PORTLAND, ME - AUGUST 21: People flock to Monument Square to view the partial solar eclipse. (Staff photo by Derek Davis/Portland Press Herald via Getty Images)
Portland Press Herald—Press Herald via Getty Images
By Melissa Chan
Updated: February 15, 2018 1:29 PM ET | Originally published: February 12, 2018

The second solar eclipse in six months is coming on Thursday.

The partial solar eclipse will be visible in Antarctica and a sliver of southern South America, experts say. Skygazers in Uruguay, Argentina, southern Chile, far western Paraguay, far southern Brazil and Antarctica can see the celestial event on Thursday, Feb. 15 for up to about two hours, according to Ernie Wright, a programmer in the Scientific Visualization Studio at NASA’s Goddard Space Flight Center.

While a partial solar eclipse is not nearly as remarkable as a total solar eclipse, keen spectators wearing the proper protective eyewear will be able to notice a change in the sun’s shape. It comes on the heels of a total lunar eclipse on Jan. 31.

Here’s what to know about the partial solar eclipse:

Photo courtesy NASA's Ernie Wright

What is a partial solar eclipse?

A partial solar eclipse happens when the moon only blocks a portion of the sun. It’s different from a total solar eclipse, which occurs when the moon completely blocks the sun, momentarily engulfing some areas on Earth in sudden darkness. The U.S. experienced a total solar eclipse on Aug. 21, 2017, which made history for being the first total solar eclipse seen only in the United States since the nation’s birth in 1776.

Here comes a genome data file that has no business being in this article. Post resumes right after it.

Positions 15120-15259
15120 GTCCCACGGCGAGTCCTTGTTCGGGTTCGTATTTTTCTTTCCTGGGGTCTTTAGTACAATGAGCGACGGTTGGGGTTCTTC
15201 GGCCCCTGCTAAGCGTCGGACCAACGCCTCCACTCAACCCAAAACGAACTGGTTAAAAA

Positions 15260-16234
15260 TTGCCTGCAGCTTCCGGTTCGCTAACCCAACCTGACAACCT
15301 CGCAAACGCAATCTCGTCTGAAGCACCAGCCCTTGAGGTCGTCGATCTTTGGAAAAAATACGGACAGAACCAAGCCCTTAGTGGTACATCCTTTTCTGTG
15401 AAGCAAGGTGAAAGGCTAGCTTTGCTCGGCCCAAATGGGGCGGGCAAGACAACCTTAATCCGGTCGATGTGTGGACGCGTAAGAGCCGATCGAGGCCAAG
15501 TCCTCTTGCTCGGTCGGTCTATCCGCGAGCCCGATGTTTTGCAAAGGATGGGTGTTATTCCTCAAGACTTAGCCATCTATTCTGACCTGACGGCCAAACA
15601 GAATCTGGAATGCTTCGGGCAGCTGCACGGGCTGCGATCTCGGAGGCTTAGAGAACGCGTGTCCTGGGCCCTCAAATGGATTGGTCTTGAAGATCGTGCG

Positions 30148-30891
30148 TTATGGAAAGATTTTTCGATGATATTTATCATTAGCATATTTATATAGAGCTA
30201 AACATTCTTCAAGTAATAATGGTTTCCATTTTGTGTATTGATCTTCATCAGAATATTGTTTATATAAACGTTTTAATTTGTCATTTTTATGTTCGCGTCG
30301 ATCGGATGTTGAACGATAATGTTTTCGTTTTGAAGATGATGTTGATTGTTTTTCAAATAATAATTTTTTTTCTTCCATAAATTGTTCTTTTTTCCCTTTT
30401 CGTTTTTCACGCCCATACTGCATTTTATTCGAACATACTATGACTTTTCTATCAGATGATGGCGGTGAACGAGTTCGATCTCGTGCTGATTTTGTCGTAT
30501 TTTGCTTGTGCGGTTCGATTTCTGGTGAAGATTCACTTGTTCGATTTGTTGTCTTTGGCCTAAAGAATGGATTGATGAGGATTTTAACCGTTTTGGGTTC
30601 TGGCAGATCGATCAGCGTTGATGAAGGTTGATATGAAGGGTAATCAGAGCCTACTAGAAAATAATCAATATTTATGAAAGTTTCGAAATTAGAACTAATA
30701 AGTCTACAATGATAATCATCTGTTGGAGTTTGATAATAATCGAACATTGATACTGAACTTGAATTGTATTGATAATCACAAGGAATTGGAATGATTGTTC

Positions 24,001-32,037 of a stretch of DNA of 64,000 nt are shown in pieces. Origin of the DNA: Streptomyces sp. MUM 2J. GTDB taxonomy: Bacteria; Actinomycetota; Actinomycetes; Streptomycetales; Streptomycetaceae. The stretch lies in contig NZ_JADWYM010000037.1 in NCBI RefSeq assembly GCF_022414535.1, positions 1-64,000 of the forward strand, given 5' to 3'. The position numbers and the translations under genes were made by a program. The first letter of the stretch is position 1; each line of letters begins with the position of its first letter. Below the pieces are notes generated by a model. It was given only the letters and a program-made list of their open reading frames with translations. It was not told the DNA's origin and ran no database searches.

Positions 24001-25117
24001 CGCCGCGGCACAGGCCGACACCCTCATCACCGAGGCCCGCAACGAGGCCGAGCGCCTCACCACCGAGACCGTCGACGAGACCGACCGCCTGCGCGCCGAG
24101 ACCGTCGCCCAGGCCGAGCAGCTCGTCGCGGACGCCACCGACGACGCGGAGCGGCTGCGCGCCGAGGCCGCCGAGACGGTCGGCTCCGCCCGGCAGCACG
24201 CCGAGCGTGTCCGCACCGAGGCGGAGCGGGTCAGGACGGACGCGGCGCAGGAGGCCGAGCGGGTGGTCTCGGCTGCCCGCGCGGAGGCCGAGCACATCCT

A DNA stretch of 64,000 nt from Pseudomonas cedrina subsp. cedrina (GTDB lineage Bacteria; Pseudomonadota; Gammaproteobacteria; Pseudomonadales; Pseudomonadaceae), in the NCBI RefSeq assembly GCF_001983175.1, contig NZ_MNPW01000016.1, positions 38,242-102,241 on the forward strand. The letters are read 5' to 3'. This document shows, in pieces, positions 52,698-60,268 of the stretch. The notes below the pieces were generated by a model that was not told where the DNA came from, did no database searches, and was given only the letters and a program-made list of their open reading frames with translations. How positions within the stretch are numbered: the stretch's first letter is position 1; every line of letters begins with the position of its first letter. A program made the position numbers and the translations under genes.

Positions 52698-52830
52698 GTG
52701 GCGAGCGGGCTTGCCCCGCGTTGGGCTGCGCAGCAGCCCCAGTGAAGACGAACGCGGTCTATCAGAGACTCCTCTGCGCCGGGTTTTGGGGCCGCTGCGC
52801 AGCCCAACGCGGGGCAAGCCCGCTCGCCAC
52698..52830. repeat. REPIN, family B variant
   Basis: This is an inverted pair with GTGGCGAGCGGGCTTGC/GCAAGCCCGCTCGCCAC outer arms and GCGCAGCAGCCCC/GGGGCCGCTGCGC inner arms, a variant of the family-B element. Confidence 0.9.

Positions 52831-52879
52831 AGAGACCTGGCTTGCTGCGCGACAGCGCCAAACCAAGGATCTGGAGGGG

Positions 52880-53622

What will we see during the partial solar eclipse?

You won’t be able to notice much about Thursday’s partial solar eclipse, even if you live in Antarctica and the parts of South America where it is visible, according to Wright, who added there’s no change in the light on Earth. “For most people, this is a really marginal event,” he told TIME on Monday. “If you didn’t know it was happening, you wouldn’t even notice it.”

People in Antarctica who put on special solar filters or “eclipse glasses” will notice the sun is shaped like a “very fat crescent,” Wright said. The moon will cover about half of the sun in Earth’s southernmost continent. But it will only cover a sliver of the sun in South America, meaning the effect will be less noticeable. The partial eclipse will likely last up to two hours in Antarctica, but it’s not expected to be visible for very long in South America, Wright said.

What time can the partial solar eclipse be seen?

Antarctica will experience the partial eclipse between about 8 p.m. and 9 p.m. UTC or 9 a.m. local time. Then, the end of the eclipse will be visible in Uruguay, Argentina, southern Chile, far western Paraguay, and far southern Brazil, according to Wright. This includes two big cities, Buenos Aires and Montevideo. Several million people are in the path of its shadow, Wright said. In Buenos Aires, the eclipse starts at 6:36 p.m. local time and reaches mid-eclipse at 7:13 p.m., according to Wright.

When was the last partial eclipse and when will the next one be?

The number of solar eclipses vary each year, but Wright said there are usually at most two every six months. The last partial solar eclipse took place Sept. 13, 2015, according to Wright. The next partial solar eclipse will be seen this year near the southern coast of Australia on July 13. But don’t expect to see much. “Even there it’s going to be a really thin, not really noticeable,” Wright said.

How can we view the partial solar eclipse?

Like the total solar eclipse last August, eclipse watchers this week need to don protective eclipse glasses or risk damage to their eyes. Experts say viewing the sun with the naked eye during a partial eclipse can burn the retina, which impairs how the brain views images. It can also result in temporary or permanent vision impairment and significant vision loss.

Contact us at editors@time.com.

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